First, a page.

White Man's Burden
Try and talk about the political implications of this film with someone of another race and you'll probably end up in a screaming match -- everybody's idea of a good time.
This film reminded me of an elementary school assignment. Remember? The teacher asked you to imagine what the world would be like if things were reversed and write an essay about it. So you imagined a world where the sun rose in the west and not in the east, or you imagined a world where instead of "101 Dalmatians" we had "101 Tabby Cats." Director Desmond Nakano is well out of elementary school, so he's imagined an America where the roles of blacks and whites are reversed. The dominant class is portrayed through the person of Thaddeus Thomas (Harry Belafonte), while Pinnock (John Travolta) is the undereducated worker who feels betrayed by society.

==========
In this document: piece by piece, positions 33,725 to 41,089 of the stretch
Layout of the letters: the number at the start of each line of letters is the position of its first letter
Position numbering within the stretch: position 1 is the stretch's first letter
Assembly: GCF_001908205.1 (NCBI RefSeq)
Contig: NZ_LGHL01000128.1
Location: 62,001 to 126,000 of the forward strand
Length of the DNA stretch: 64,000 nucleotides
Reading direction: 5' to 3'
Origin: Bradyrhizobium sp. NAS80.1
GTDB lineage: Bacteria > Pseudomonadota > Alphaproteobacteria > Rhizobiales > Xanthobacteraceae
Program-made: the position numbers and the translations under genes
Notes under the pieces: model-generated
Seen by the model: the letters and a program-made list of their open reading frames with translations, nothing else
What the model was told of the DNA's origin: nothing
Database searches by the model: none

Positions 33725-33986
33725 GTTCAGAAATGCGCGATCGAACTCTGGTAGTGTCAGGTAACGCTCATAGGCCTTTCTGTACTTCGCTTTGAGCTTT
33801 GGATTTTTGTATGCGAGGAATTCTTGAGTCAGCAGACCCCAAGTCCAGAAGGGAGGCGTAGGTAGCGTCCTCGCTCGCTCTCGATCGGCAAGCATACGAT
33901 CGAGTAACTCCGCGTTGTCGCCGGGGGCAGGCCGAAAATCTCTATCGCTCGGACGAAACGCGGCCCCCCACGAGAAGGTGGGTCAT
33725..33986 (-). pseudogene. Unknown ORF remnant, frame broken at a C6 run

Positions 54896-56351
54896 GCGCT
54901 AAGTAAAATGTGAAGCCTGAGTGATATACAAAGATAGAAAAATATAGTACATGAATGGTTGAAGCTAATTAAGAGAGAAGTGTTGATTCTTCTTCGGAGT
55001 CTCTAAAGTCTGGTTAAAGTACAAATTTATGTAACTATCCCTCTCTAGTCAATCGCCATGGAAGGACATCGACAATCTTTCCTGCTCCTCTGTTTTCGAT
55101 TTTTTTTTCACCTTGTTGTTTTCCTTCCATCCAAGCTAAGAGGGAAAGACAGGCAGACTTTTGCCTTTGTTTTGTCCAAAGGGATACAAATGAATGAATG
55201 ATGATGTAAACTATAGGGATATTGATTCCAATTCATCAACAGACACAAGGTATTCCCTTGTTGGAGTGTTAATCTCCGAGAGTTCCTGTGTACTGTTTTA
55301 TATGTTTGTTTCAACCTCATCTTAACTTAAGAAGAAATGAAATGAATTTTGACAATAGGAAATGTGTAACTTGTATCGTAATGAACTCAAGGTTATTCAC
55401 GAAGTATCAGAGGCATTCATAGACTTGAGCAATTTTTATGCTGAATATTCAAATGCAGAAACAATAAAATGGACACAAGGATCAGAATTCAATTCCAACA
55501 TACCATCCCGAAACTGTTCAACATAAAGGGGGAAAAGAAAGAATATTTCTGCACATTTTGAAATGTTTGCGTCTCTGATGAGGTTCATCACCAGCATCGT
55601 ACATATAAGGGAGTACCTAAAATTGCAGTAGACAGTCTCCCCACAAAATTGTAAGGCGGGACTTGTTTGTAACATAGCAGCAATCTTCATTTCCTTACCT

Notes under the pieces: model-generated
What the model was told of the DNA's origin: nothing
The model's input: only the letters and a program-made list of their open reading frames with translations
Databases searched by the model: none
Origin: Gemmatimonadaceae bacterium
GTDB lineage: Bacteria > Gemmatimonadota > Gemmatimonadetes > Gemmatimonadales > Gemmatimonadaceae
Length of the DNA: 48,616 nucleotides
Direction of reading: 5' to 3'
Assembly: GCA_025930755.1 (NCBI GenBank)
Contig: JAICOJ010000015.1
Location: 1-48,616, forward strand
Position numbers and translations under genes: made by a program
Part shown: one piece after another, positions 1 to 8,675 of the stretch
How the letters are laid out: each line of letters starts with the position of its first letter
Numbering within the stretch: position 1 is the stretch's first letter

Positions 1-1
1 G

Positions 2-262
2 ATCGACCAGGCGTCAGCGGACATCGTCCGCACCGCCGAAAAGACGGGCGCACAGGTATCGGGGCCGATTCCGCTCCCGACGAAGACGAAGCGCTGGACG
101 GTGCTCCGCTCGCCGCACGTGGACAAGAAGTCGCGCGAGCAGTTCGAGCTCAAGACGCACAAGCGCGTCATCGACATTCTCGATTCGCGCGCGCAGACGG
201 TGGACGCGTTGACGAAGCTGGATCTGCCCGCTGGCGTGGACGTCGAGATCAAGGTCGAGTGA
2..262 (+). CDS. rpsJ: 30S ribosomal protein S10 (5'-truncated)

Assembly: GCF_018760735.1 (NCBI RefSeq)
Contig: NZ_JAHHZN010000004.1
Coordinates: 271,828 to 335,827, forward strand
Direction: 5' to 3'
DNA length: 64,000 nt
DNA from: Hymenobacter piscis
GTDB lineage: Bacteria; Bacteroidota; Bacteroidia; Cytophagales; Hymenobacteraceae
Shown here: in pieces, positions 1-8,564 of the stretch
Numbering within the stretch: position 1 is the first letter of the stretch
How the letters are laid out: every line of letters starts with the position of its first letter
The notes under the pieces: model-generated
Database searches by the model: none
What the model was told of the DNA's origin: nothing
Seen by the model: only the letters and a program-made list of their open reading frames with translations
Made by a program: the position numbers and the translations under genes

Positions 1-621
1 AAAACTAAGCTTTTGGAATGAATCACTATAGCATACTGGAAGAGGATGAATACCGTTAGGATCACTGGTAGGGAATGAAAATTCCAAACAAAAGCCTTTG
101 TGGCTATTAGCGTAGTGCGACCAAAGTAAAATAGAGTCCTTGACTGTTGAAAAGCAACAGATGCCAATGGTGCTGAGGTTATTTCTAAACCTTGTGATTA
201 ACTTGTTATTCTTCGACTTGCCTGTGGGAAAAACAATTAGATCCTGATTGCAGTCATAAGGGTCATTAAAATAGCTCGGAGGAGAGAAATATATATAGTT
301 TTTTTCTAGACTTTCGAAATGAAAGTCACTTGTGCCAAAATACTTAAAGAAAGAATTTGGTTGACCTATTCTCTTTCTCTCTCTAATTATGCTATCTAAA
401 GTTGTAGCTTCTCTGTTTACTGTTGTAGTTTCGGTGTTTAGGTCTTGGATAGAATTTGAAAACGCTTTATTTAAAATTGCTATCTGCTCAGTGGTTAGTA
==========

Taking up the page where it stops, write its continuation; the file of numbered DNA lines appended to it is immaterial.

On the surface, this film appears to lack subtlety and complexity. There's no integration at all. All the blacks have all the advantages and all the whites have all the disadvantages. Try and talk about the political implications of this film with someone of another race and you'll probably end up in a screaming match -- everybody's idea of a good time.
However, look deeply into this film's psyche and you discover the depths of its madness. Travolta plays an uneducated, lower class, white guy who sports a thick Eastern accent and whose vocabulary consists primarily of cuss words. Good God! It's "Vinny Barbarino at 40!" Suddenly, everything makes complete sense. Vinny was always resentful that Freddy "Boom Boom" Washington was smarter than he was. Naturally, when he grows up to find that Freddy is a successful businessman, Vinny is going to exact some kind of revenge since Mr. Kotter is no longer around to keep order.
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